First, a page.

NMR (Nuclear Magnetic Resonance) Spectroscopy
NMR (Nuclear Magnetic Resonance) Spectroscopy provides physical, chemical, electronic and structural information from organic compounds in liquid or solid form.
Samples are typically dissolved in a deuterium-labelled solvent to form, a clear solution before being transferred to a thin, transparent glass NMR tube. The sample is then placed into a very strong magnetic field whereby the nuclei of the atoms absorb and then re-emit electromagnetic radiation at a particular resonance frequency. This information provides structural and electronic information which translates into an extremely powerful analytical technique.
Nuclear Magnetic Resonance Spectroscopy offers:
- Identification of molecular chemical environments and structures
- Physical and chemical properties at the atomic and molecular level
- Well resolved, highly sensitive, analytically tractable and highly predictable analysis.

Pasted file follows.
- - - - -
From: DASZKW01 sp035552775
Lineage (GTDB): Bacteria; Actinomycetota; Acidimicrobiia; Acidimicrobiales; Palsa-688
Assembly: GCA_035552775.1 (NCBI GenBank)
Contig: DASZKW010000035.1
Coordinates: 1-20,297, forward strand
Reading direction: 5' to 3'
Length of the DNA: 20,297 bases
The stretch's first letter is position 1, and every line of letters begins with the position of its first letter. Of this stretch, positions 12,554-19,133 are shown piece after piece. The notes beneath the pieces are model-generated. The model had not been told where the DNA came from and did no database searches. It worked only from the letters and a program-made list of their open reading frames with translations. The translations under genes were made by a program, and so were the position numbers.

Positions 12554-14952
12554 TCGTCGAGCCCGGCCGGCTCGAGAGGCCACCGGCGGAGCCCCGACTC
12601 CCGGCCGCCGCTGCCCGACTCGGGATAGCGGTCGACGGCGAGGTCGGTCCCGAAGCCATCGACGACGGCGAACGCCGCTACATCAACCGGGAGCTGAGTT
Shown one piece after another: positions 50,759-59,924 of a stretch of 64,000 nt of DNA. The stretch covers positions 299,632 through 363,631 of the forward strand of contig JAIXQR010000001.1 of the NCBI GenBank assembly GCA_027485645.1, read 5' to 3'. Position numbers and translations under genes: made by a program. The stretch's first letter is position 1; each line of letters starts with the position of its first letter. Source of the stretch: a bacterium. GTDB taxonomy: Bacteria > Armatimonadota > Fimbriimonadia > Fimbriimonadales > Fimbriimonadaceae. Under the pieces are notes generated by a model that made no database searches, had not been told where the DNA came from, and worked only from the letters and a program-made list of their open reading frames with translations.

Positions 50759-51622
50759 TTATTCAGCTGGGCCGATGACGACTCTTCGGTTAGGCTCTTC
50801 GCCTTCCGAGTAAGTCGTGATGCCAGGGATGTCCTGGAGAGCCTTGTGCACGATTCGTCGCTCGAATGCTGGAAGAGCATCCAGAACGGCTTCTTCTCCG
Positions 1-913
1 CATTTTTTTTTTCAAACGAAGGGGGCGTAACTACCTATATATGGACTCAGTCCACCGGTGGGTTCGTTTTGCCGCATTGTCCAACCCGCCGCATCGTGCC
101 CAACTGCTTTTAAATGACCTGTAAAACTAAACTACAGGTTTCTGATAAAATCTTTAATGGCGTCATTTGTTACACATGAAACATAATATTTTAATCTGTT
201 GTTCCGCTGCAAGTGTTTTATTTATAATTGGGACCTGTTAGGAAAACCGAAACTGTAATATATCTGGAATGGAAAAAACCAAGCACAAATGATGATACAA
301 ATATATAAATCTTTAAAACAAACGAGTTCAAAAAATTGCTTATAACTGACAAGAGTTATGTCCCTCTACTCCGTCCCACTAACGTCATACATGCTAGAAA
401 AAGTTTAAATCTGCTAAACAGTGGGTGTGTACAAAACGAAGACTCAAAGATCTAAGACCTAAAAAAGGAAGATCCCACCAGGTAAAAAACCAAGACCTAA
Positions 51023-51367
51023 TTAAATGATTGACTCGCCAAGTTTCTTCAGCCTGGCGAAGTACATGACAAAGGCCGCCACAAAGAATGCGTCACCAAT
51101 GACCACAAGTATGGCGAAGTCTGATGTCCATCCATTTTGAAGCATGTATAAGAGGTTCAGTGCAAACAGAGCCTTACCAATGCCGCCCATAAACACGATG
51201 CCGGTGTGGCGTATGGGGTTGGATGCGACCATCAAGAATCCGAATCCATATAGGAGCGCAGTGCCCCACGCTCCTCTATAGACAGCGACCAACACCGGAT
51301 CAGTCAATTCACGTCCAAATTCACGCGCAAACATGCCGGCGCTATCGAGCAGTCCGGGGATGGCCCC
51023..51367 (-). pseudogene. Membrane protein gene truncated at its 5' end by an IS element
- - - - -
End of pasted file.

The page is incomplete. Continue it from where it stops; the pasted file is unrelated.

- Structural determination of molecules including biomacromolecules
- Determination of molecular motion and interaction profiles
- The study of proteins including enzyme active sites
- Compound identification
- Purity analysis
- Stability studies.
Typical Industries using NMR Spectroscopy:
- Pharmaceutical industry
- Agrochemical industry
- Chemical industry
- Polymer industry
- Medical device industry
- Nuclear industry
- Consumer health
- Packaging manufacturers
- Petrochemical and oil.
NMR Spectroscopy - At a Glance
- Information: Molecular information of simple and complex structures, normally relates to a single element
- Sample Prerequisites: Understanding the material so that appropriate solvent can be used as required
- Typical samples: Organic, inorganic or biochemical molecules
- Output: Separation by functional groups and differing neighbouring groups, plus relative quantities of elements present
- Sample Size: Sample sizes of less than 1g are required
- Detection Limits: NMR has limited sensitivity to minor components
- Data Output: Spectrum of signal intensity against chemical shift
- Elements Characterized: Analysis is normally limited to a single element, typically hydrogen
- Samples: Liquids, dissolved solids and solids may be analyzed using the appropriate instrumentation